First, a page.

I think it helps the problem enormously because I know I’ve done rogue actors too, particularly a few rogues in Italy that I can think of where the rogues themselves have managed to get government support, and having this exposed in an international journal, the government of Italy can ignore Nature and they do, they ignore Nature, but it gives a weapon in the hands of the protagonists operating in Italy trying to control these people and this is very effective, I’ve found.

Host: Benjamin Thompson

Well, what about journals themselves? I mean we think of controversial things that can be published – virus genomes or what have you – what role does the sort of the publishing world have for this as well do we think?

David Cyranoski

In general, I think there’s a lot of people who say you shouldn’t publish this and after He made his announcement and there were a lot of people saying hey, you have to publish this, this is part of the scientific endeavour, before you do something like this or when you do it, you’ve got to publish it and let us know, and then there’s a lot of people saying no one should allow him to publish that anywhere, he’s basically broken the law, he’s broken all kinds of ethical rules, he shouldn’t get any benefit by publication out of this, so there’s not a clear line forward on that.

Host: Benjamin Thompson

And David, this whole story centres around these two girls – do we know what’s going to happen to them as they grow older? Is there any special medical care in place?

David Cyranoski

Yeah, there definitely should be special medical care in place, but I don’t think we’re going to find out about it because one of the things that everybody has emphasised on all sides is that the girls should have anonymity. They don’t want to have these girls growing up with everybody knowing that they have been the first gene-edited babies in the world. Basically, I think they’re going to be protected and that everything is going to be confidential. So, I don’t think there’s going to be any big announcements. I trust that the Chinese government is going to consult with all the people it needs to, do the tests that should be done in such a case. Ideally, they would come out later and say we’re not going to tell you who these girls are but this is what we did to make sure that they got all the treatment that they needed and that might be a positive outcome out of this.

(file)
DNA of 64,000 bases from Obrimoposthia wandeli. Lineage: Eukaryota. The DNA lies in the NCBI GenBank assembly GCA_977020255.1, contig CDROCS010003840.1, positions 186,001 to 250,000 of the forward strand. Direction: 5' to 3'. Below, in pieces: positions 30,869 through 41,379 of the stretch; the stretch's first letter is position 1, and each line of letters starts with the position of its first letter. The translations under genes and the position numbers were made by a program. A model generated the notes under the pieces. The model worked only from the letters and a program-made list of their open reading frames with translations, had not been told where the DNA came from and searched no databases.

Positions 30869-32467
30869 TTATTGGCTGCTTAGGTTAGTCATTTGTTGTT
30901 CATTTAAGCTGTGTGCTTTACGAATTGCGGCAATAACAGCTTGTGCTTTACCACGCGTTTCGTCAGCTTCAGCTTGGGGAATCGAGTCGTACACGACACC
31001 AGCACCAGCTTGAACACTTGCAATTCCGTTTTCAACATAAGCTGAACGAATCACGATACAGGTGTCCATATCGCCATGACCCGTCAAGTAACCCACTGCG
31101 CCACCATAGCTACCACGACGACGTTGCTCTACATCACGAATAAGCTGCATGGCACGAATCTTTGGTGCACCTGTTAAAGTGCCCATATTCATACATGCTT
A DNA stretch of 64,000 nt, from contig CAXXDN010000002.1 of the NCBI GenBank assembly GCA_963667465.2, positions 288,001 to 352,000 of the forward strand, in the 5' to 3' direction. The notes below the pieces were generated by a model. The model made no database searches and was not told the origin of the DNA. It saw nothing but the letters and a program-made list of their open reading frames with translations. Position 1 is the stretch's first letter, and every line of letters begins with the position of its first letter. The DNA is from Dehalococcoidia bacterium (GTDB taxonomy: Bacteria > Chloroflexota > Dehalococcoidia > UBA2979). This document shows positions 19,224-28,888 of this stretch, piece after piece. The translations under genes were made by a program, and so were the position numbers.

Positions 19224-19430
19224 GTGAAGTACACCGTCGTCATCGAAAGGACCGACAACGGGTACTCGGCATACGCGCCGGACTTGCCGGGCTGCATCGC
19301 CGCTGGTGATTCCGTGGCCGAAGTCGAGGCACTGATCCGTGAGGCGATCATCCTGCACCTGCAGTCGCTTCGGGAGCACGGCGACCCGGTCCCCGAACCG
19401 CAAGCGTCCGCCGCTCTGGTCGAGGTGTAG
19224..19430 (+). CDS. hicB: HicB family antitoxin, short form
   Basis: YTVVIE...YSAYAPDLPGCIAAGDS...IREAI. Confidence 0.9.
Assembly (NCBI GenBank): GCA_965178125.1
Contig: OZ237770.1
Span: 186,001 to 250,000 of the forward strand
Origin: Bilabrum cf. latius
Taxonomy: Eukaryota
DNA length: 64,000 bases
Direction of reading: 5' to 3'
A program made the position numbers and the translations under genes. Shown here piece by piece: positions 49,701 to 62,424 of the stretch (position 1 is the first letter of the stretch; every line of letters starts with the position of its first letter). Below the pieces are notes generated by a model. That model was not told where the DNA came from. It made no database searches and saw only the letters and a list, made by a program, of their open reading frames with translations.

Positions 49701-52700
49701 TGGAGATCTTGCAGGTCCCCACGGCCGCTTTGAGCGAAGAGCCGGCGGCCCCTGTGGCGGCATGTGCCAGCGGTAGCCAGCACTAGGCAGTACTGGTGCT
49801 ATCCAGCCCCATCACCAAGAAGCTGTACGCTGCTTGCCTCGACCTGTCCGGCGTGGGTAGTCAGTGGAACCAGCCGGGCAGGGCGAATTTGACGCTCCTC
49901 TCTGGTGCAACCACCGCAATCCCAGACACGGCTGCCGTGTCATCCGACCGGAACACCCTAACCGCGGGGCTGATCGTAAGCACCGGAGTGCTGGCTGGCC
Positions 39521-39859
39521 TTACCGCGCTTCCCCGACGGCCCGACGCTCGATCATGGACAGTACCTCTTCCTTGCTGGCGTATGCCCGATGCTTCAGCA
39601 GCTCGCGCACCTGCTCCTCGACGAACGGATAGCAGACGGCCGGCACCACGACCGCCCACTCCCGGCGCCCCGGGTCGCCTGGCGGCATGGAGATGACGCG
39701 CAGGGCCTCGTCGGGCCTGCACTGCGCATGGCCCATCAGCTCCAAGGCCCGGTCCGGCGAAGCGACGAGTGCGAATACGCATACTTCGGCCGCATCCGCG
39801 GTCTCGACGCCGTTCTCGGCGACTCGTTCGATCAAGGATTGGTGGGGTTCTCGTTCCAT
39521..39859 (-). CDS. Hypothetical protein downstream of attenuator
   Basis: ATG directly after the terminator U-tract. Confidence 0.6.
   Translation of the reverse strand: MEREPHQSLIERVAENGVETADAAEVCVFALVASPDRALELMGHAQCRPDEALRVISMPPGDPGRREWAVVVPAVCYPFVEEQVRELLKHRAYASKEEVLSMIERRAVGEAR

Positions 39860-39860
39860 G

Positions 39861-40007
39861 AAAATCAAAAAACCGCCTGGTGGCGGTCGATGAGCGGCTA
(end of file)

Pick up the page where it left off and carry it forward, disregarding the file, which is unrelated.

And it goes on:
Host: Benjamin Thompson

Well, moving on to our second topic for this edition of Backchat, Alison here, after a remarkable 27 years working as a staff reporter, is moving on to work as a freelancer. Alison, in your 27 years you must have seen it all.

Alison Abbott

I guess I have seen it all. I’ve got a lot of tales to tell.

Host: Benjamin Thompson

Right, well let’s maybe talk about some of those tales. Maybe let’s start here – what are you most proud of in your 27 years reporting for Nature?

Alison Abbott

Well, there’s a bit of a list, but just to put it in context, when we report for Nature, we have to do stories about the politics of science, the process of science and the science itself, so I can give a nice example of the process of science which was very exciting for me. I went to Kyrgyzstan with a group of geneticists who were going along the Silk Road, starting in Venice and finishing in China, collecting biological samples from different tribes and communities and populations, and this was one of the biggest adventures I’ve ever had. It’s somewhere extremely foreign for me, very, very exotic, and when I arrived there after a long, long journey at 3 o’clock in the morning, I got a call on my cell phone from somebody in Romania breaking another news story that became quite a big thing for us because it was the very beginning of the high-level plagiarism scandal of Romania. And there I was in Tashkent, burning to do this story but then burning to go out on the road with the crew. We sorted it out – we always sort it out. So, I was very proud of that.

Host: Benjamin Thompson

I mean everyone says you make your own luck, Alison, I think, and just being in the right place at the right time, and knowing these people and having these stories is a fine example of that.

Alison Abbott